Gold, Silver Take a Break for Holiday
December 03, 2020
By Patrick A. Heller
Almost every year over the past quarter-century, the prices of gold and silver have been repeatedly clobbered over the Thanksgiving holiday weekend. The reasons why it happens are easy to understand.
The prices of gold and silver are effectively report cards on the U.S. government, U.S. economy and U.S. dollar. If precious metals prices are rising, that reflects poorly on the U.S. government.
One result would be a need to pay a higher interest rate on Treasury debt to entice buyers to hold them.
Therefore, the U.S. government has a huge incentive to use its Exchange Stabilization Fund, the primary trading partner banks of the Federal Reserve Bank of New York, and allied central banks to hold down gold and silver prices.
When holiday weekends occur, traders tend to take time off. When trading volume declines, the impact of any trades that are executed have a larger impact on the market. With Thanksgiving effectively being a four-day holiday weekend, that offers an even more attractive opportunity to knock down gold and silver prices. This has been almost a consistent pattern of gold and silver prices falling over Thanksgiving weekend, only to begin to recover by the following Tuesday at the latest.
This year, there was even more reason than usual for the U.S. government to want to push down gold and silver during the Thanksgiving holiday.
On the COMEX, both the gold and silver futures markets had large numbers of December contracts maturing. The trend over the course of 2020 was for a greater percentage of maturing contracts to be called for delivery of the physical metal rather than rolled over into contracts with expiration dates further in the future. It looked like the demands to deliver metal against maturing December gold and silver futures contracts this year could be at record-high levels. An increase in such demand could put extreme pressure on physical gold and silver markets that were already experiencing shortages – risking a spark in higher prices.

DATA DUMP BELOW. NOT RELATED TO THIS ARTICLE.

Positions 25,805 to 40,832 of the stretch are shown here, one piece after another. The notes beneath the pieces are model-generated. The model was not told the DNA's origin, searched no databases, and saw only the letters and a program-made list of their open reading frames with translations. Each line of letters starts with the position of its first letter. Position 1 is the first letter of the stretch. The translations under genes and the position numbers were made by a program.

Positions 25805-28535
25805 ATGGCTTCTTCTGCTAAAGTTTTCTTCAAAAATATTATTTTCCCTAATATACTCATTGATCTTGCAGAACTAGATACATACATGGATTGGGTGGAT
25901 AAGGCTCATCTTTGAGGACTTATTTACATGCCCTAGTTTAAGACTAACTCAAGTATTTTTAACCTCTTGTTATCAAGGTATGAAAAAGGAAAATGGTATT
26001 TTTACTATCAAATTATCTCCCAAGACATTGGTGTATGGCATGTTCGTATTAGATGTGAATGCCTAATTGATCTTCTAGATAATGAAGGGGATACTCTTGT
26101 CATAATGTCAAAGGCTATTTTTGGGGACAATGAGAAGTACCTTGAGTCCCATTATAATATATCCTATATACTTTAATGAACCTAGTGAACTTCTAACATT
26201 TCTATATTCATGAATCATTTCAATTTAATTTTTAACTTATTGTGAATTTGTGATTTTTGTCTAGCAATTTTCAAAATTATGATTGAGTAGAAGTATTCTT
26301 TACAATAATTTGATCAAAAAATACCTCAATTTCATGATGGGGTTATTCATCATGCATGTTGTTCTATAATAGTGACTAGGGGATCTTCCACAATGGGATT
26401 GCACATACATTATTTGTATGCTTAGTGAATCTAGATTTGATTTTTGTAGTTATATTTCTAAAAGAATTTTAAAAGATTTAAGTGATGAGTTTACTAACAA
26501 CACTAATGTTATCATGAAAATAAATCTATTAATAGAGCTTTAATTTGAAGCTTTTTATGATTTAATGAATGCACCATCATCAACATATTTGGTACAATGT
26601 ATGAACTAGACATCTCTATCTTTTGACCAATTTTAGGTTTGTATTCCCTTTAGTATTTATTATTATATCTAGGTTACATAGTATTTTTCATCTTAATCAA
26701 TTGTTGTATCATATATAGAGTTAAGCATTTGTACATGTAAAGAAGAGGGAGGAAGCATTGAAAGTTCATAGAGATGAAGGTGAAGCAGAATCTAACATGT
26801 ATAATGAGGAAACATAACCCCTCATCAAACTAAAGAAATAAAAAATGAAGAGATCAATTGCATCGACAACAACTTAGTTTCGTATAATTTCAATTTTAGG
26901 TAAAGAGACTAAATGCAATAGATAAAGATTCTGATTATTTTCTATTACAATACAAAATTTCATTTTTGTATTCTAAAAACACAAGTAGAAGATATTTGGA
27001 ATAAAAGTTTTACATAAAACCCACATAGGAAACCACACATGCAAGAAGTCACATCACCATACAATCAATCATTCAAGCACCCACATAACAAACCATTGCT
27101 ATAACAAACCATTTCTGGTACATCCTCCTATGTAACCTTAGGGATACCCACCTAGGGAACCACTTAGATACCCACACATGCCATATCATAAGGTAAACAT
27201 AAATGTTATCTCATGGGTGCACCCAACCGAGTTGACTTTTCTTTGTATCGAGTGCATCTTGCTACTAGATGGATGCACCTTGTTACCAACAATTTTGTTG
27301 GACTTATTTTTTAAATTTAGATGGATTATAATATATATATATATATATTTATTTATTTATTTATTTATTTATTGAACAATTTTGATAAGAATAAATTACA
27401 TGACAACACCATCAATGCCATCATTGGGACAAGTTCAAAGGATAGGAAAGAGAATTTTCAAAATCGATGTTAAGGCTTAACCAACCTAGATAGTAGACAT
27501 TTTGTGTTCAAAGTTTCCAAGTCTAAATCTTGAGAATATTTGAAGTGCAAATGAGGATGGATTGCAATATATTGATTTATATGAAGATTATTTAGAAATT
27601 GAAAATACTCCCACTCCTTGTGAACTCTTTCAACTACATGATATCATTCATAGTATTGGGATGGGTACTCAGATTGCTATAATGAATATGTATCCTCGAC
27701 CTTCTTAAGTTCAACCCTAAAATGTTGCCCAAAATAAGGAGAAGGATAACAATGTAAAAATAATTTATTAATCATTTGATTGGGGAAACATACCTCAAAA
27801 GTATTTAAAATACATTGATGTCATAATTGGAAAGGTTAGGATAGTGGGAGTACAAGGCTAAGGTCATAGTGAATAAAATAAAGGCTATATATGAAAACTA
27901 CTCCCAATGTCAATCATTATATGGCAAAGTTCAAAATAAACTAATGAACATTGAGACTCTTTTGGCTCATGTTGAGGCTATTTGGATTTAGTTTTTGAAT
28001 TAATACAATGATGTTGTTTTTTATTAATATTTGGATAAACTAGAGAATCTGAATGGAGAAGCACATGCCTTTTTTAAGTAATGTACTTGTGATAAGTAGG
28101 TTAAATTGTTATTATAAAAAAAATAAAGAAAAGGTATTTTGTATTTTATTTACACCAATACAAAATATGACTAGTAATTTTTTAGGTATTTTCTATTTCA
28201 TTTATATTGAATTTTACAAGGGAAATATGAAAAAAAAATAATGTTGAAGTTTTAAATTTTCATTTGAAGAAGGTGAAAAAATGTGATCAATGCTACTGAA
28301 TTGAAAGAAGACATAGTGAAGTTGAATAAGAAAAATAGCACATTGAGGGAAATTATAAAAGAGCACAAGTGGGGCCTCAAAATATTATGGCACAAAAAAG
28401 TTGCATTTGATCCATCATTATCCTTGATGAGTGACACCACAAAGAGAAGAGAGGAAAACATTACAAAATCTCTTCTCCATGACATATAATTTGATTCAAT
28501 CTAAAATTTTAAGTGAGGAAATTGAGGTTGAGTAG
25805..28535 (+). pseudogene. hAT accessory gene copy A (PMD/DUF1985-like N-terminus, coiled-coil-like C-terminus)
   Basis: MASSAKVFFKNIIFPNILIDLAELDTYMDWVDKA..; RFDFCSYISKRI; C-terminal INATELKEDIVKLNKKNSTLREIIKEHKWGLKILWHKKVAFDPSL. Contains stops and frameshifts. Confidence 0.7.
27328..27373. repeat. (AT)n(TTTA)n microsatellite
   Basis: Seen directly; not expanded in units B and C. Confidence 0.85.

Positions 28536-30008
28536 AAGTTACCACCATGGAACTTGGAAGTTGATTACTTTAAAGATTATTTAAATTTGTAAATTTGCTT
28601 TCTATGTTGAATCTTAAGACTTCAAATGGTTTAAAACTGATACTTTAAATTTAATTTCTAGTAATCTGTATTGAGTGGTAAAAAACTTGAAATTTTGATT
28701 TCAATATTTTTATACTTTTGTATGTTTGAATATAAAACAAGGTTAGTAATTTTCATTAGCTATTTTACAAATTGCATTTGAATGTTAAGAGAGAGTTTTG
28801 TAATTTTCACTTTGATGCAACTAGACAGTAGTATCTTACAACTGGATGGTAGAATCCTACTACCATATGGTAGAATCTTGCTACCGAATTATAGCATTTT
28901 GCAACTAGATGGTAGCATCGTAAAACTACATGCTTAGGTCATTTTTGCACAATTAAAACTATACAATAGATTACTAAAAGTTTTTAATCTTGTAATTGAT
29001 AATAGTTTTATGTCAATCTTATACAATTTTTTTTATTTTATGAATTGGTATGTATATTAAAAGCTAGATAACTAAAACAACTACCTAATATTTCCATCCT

Another potential problem was that there were over 70 million ounces of COMEX silver option call contracts at strike prices of $24 per ounce or lower that expired two days before Thanksgiving. Had the COMEX silver price closed above $24 on Nov. 24, that risked another huge demand for the delivery of physical metal.
The solution, from the perspective of the U.S. government, was to arrange for a major price suppression effort on gold and silver for Thanksgiving week.
We alerted our readers on our company’s Facebook page on Friday, Nov. 20, to expect a major suppression of gold and silver prices the following week through Monday, Nov. 30. After that, we forecasted that prices would start to recover.
That is exactly what happened.
By early trading in foreign markets on Nov. 30, gold bottomed at $1,766.00, down 5.7 percent from the close on Nov. 20. Silver dropped all the way to $21.93, a drop of 9.9 percent from Nov. 20.
Then prices started to recover, right as we predicted. As of the COMEX close on Dec. 2, the price of gold had regained 3.4 percent and silver 9.6 percent from the Nov. 30 intraday low.
The recovery of gold and silver prices is almost certain to continue. From 2015 through 2019, the price of gold has risen from its December lows by 6 to 10 percent by the end of the following January. This time around, the increase could be even greater.